Deep Things Out of Darkness: A History of Natural History

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Natural history, the deliberate observation of the environment, is arguably the oldest science. From purely practical beginnings as a way of finding food and shelter, natural history evolved into the holistic, systematic study of plants, animals, and the landscape. Deep Things out of Darkness chronicles the rise, decline, and ultimate revival of natural history within the realms of science and public discourse. Ecologist John G. T. Anderson focuses his account on the lives and contributions of an eclectic group of men and women, from John Ray, John Muir, Charles Darwin, and Rachel Carson, who endured remarkable hardships and privations in order to learn more about their surroundings. Written in an engaging narrative style and with an extensive bibliography of primary sources, the book charts the journey of the naturalist's endeavor from prehistory to the present, underscoring the need for natural history in an era of dynamic environmental change.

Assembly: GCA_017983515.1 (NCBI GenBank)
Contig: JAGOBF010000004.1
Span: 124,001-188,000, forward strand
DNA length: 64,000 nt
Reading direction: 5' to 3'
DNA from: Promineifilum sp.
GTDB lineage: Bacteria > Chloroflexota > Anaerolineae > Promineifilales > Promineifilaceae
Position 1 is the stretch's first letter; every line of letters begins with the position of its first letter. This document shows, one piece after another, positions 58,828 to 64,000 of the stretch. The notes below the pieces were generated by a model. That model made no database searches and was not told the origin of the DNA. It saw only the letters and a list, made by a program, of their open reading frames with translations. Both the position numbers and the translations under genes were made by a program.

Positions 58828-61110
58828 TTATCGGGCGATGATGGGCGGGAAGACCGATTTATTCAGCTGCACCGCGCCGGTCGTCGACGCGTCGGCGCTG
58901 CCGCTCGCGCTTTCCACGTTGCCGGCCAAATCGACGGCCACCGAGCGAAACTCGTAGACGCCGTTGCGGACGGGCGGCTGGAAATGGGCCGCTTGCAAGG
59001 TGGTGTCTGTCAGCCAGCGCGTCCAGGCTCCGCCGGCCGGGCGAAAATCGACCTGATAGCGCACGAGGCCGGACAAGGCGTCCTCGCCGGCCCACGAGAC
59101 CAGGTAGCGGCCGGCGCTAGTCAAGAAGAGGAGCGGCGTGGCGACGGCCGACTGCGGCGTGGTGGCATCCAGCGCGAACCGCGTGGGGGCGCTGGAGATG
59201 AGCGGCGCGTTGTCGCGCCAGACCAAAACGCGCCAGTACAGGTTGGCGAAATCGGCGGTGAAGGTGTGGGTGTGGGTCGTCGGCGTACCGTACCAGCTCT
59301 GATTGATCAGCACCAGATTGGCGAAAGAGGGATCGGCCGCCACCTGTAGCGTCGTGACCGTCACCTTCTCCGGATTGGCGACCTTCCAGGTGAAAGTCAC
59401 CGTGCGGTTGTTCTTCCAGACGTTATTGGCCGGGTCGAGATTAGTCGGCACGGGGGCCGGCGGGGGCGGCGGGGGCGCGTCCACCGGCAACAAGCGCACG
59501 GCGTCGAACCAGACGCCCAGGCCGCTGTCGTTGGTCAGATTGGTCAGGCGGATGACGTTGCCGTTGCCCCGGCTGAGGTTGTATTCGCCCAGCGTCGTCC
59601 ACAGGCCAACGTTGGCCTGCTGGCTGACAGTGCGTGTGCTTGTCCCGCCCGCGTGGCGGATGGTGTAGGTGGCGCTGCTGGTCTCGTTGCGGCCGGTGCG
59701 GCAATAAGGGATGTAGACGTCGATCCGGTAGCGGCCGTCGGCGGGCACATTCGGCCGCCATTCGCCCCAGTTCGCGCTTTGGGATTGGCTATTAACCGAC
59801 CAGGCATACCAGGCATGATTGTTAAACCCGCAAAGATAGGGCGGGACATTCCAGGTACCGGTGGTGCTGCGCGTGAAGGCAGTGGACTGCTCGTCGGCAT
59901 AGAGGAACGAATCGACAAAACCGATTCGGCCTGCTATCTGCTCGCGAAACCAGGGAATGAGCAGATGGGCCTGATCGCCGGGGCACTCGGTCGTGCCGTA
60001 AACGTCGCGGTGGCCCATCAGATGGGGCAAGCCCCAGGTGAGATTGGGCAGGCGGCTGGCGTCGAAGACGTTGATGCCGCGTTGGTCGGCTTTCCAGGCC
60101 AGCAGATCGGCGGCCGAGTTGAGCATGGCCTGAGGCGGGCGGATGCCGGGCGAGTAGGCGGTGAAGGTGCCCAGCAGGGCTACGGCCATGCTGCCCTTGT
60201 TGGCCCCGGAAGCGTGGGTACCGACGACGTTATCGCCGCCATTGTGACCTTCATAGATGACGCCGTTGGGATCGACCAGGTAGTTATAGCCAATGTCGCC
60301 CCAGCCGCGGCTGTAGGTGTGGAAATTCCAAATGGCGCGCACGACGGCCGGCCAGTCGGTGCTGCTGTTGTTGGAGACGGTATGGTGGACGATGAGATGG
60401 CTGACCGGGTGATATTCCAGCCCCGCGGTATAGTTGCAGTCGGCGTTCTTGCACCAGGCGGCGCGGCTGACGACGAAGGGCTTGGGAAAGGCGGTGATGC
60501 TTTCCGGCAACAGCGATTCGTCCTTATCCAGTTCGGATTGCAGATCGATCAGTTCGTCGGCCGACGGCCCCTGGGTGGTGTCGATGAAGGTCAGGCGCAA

Product Details

University of California Press
Publish Date
December 31, 2012
6.1 X 1.3 X 9.0 inches | 1.5 pounds

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About the Author

John G. T. Anderson is the W. H. Drury Jr. Professor of Ecology and Natural History at College of the Atlantic. He was the editor of Drury's Chance and Change: Ecology for Conservationists (UC Press, 1998).


"An engaglng writing style. . . . Highly recommended."-- (08/01/2013)
"Anderson writes with infectious energy; he has a sharp eye for details and a gift for spinning a good story. . . . This book is a great read and should be required in any course on natural history, ?eld biology, or the history of ecology."-- (03/01/2014)